clock menu more-arrow no yes mobile

Filed under:

Getting to Know the CBA - Episode 9: Article 15 & Training Camps

Stevie Roxelle - @stevieroxelle - Biscuit Fox

Last week we covered transfer payments in the NHL CBA, which lays out how a player can be compensated for expenses he incurs while being moved between cities. Today we'll go over the part of the CBA which covers how teams can go about holding their annual training camps as far as how hard they can work which players and how they must treat them.

You can find the entire CBA here (PDF)

This one is pretty dry. I'll try to cover the high overhead look first and then get into the nitty-gritty.

Article 15 - Training Camp; Travel Expenses

Teams hold training camps every year to get ready for the season. Players get back into the grind of things, new guys get brought up to speed, linemates meet each other, rookies compete for spots on the squad, and all-in-all nobody really has any fun. The CBA specifically limits how long training camps may be (20 days for veterans, 27 for rookies), but doesn't specifically enforce a minimum length nor does it specifically say when camps start.

Teams do have to provide two months' of availability to a player returning to his summer home, according to this article, but the start of camps is more dictated by when the regular season starts and the generalized flow of the hockey offseason than by codified rules in the CBA. Teams don't hold training camps in mid-August because that would be dumb.

So, when training camps do start, the Clubs have to pay for their players to get there and pay for their lodging/meals during the camp. Veterans get slightly better treatment in terms of what they're entitled to and protected from, but no matter what, the first day of camp is dedicated to off-ice stuff including physicals, fitness testing, team photos, and other PR junk. After that, players can't be made to go through more than 1.75 hours of on-ice and more than 1.25 hours of off-ice activities for four more days.

Also during camp, players get a mandatory two days off (one in the first half of camp, the other in the second half). They don't all have to be the same day off and it can't be a day where a team travels immediately after a game unless they hit their destination by 2AM.

Yes, it sounds like they're a bit coddled, but remember that the Standard Player's Contract specifically puts the onus for a player to stay in shape on the player and they're all grown men here. The days of players using training camp to get completely back into shape are gone. Nowadays, staying in game condition is their year-round job and they can be suspended for being out of shape. There's no need for it to be a boot camp.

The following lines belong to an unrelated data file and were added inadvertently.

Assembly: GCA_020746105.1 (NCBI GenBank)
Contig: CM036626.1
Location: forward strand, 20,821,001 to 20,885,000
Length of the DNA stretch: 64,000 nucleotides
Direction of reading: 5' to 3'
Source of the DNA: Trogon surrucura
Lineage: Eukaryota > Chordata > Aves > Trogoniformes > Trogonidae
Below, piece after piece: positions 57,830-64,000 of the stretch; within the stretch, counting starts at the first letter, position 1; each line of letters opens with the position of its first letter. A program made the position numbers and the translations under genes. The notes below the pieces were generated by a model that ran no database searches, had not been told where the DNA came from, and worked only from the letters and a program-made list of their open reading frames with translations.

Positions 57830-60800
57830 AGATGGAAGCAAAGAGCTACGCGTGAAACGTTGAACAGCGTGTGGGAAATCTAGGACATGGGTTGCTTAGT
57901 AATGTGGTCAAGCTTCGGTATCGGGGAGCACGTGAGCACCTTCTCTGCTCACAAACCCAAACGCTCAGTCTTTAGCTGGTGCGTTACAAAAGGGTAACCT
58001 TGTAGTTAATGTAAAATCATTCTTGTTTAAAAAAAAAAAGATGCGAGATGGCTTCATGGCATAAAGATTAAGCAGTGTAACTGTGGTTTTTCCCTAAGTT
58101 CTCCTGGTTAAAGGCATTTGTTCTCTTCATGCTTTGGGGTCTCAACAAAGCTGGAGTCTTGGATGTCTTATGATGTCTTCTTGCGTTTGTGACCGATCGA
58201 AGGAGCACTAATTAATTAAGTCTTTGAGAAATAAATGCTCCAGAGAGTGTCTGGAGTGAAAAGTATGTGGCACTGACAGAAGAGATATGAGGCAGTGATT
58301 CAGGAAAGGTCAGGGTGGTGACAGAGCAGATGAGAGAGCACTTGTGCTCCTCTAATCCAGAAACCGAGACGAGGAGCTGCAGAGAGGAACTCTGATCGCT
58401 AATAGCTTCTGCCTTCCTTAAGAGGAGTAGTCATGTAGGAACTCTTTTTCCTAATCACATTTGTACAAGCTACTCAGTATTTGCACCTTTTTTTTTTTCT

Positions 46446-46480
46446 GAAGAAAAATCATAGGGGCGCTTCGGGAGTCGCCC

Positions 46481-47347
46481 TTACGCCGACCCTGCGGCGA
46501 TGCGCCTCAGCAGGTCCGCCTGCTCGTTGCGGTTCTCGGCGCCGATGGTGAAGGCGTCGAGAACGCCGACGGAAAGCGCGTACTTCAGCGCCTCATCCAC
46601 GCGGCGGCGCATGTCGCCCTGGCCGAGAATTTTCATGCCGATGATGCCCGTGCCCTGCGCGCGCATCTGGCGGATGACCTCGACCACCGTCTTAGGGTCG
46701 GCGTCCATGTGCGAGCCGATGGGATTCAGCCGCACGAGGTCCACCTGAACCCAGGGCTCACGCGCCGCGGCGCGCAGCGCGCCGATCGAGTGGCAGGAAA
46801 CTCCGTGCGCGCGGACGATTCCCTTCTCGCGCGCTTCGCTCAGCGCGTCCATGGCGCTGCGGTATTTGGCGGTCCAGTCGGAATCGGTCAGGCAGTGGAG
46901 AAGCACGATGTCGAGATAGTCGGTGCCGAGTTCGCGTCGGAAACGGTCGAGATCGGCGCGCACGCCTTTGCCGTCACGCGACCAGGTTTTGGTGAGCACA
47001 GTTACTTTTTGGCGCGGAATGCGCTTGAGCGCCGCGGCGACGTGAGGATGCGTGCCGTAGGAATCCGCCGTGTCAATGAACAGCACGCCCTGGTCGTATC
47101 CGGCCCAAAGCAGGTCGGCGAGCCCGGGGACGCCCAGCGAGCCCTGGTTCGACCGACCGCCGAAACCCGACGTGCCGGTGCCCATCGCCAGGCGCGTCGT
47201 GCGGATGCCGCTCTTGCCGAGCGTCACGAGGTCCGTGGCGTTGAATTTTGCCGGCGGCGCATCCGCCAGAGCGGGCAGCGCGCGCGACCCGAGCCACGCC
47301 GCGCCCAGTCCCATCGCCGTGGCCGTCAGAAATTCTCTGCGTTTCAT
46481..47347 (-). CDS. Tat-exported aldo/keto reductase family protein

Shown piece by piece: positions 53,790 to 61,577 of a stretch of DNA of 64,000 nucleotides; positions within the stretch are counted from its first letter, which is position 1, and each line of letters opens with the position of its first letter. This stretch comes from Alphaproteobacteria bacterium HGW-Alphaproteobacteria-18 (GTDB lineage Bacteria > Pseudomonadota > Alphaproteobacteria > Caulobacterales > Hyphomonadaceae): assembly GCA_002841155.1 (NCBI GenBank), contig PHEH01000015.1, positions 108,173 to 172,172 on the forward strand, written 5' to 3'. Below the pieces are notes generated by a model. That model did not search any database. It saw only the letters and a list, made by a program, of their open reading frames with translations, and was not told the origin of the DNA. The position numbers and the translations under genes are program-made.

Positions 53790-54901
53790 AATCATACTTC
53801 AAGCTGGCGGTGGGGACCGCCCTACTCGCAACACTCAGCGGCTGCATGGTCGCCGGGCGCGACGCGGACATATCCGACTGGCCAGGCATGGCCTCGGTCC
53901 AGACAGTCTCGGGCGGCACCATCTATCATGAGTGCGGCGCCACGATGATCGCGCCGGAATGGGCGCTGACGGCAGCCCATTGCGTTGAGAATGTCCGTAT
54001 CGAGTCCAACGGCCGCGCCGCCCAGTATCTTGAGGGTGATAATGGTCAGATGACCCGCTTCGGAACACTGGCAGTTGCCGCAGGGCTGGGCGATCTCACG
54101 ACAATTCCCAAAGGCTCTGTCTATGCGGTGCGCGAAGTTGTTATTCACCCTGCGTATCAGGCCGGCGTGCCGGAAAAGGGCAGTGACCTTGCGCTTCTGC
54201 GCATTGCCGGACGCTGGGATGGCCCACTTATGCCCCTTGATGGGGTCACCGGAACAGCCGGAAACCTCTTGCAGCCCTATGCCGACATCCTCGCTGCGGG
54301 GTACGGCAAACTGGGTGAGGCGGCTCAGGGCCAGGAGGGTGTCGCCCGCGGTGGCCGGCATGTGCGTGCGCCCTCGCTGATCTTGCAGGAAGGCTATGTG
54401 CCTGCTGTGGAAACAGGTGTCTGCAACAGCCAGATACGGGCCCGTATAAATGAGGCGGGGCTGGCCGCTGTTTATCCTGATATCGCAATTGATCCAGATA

Exhibition Games

The sweet, sweet nectar of the preseason for us fans. They're actually playing hockey games! Clubs can have no fewer than six and no more than eight exhibition games in a season and players can't be forced into playing one in the first three days of camp or into playing exhibition games on three consecutive days.

Teams can dress a minimum of eight veterans for exhibition games. Here's what they call a veteran for these purposes:

  • A forward or defenseman who played in 30 games last season (pro-rated to 18)
  • A goalie who dressed in 50 games or played in 30 (prorated to 30 and 18)
  • The team's most-recent first-round draft choice (Anthony Mantha)
  • Any player with at least 100 NHL games played

While not directly tied to exhibition games, clubs may not hold training camps (and by extension exhibition games) outside of North America without the NHLPA's permission to do so.

Injuries & Pay Calculations

If a player is injured in camp or prior to camp and has 50 games played for the purpose of Pension Plan credit or is on a one-way SPC, he gets paid his full salary. For everybody else, his salary will be a mix of his minor and major-league salaries based on how many days he spent in both the previous year. If a guy split his time 50/50 between the majors and minors the last season, then he'll get paid the average of the two different salaries paid as a daily rate calculated by how many days are in the current season (Usually around 185 or so).

If it's his first year or he otherwise doesn't qualify for play in the minors (18 or 19 year old from the CHL), his minor league rate will be calculated as the max salary attributable to players in the major juniors.

Entitlement to Obtain a Residence

We've gone over this a few other places, it's defined here. Any player who has been with a club for at least 160 NHL games (including injury) and who has been with his current team for 40 or more NHL games is automatically entitled to obtain a residence (and therefore qualifies for any other program which pertains to player housing). Of course, teams may tell him to obtain one at any time.